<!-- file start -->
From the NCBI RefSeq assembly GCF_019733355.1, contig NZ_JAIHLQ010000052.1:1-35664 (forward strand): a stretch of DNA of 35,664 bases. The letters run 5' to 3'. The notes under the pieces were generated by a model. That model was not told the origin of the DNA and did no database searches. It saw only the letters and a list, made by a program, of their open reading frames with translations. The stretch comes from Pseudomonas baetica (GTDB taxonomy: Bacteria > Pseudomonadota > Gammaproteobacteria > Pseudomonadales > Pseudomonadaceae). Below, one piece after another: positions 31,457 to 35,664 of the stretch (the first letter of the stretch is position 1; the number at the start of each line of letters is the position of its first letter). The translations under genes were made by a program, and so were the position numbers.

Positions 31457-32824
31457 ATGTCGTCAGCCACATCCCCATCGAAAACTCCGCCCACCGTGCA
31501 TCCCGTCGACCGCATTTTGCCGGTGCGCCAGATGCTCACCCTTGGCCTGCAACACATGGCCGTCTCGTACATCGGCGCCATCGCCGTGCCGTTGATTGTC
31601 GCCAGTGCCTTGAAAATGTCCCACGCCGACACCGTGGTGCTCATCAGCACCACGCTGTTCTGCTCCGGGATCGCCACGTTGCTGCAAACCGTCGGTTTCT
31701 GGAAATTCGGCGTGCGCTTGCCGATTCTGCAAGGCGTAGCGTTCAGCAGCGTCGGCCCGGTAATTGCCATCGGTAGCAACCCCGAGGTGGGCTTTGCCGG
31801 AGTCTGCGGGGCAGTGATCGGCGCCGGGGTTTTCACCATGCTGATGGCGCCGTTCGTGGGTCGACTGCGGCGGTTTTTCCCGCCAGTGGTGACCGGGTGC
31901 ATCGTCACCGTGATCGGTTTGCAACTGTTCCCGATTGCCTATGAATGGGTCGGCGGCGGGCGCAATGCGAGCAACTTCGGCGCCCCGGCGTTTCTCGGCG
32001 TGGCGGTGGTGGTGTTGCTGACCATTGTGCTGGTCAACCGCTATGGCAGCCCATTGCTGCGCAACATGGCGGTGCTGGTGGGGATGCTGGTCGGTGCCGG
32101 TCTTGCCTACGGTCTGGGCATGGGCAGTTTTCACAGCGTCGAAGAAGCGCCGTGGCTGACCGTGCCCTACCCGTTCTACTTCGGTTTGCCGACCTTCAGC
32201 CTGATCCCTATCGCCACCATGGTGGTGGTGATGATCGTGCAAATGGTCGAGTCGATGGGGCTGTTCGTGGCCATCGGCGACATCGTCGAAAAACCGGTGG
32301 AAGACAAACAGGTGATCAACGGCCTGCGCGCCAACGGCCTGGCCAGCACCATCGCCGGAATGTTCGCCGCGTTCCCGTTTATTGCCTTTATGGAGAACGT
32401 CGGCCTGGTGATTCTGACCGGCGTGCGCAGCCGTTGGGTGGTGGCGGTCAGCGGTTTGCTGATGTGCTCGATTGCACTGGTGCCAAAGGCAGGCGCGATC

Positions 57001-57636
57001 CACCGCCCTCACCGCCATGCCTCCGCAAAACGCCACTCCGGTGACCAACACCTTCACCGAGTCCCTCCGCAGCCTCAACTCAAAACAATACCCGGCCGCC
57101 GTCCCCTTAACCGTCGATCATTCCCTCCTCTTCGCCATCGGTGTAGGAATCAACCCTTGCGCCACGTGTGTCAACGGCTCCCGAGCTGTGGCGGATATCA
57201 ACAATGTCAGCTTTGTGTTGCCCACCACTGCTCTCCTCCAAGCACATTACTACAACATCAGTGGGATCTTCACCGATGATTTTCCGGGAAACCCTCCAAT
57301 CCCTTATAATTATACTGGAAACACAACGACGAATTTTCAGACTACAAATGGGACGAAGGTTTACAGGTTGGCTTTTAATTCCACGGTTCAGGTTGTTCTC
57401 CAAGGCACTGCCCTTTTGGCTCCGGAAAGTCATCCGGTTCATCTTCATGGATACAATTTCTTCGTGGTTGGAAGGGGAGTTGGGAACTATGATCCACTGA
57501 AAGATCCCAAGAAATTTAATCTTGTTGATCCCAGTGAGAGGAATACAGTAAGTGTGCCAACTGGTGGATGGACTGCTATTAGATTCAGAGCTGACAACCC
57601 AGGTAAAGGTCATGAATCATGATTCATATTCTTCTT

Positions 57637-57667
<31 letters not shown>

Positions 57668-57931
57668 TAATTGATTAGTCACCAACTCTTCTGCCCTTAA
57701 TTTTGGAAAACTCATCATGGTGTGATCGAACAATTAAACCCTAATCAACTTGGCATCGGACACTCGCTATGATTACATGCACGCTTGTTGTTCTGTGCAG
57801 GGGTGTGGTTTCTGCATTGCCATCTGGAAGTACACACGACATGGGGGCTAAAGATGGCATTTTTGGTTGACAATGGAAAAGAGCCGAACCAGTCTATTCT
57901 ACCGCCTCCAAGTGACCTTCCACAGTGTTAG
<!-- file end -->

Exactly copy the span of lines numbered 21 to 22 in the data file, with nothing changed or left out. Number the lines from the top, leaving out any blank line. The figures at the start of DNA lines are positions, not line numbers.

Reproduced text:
57601 AGGTAAAGGTCATGAATCATGATTCATATTCTTCTT

Positions 57637-57667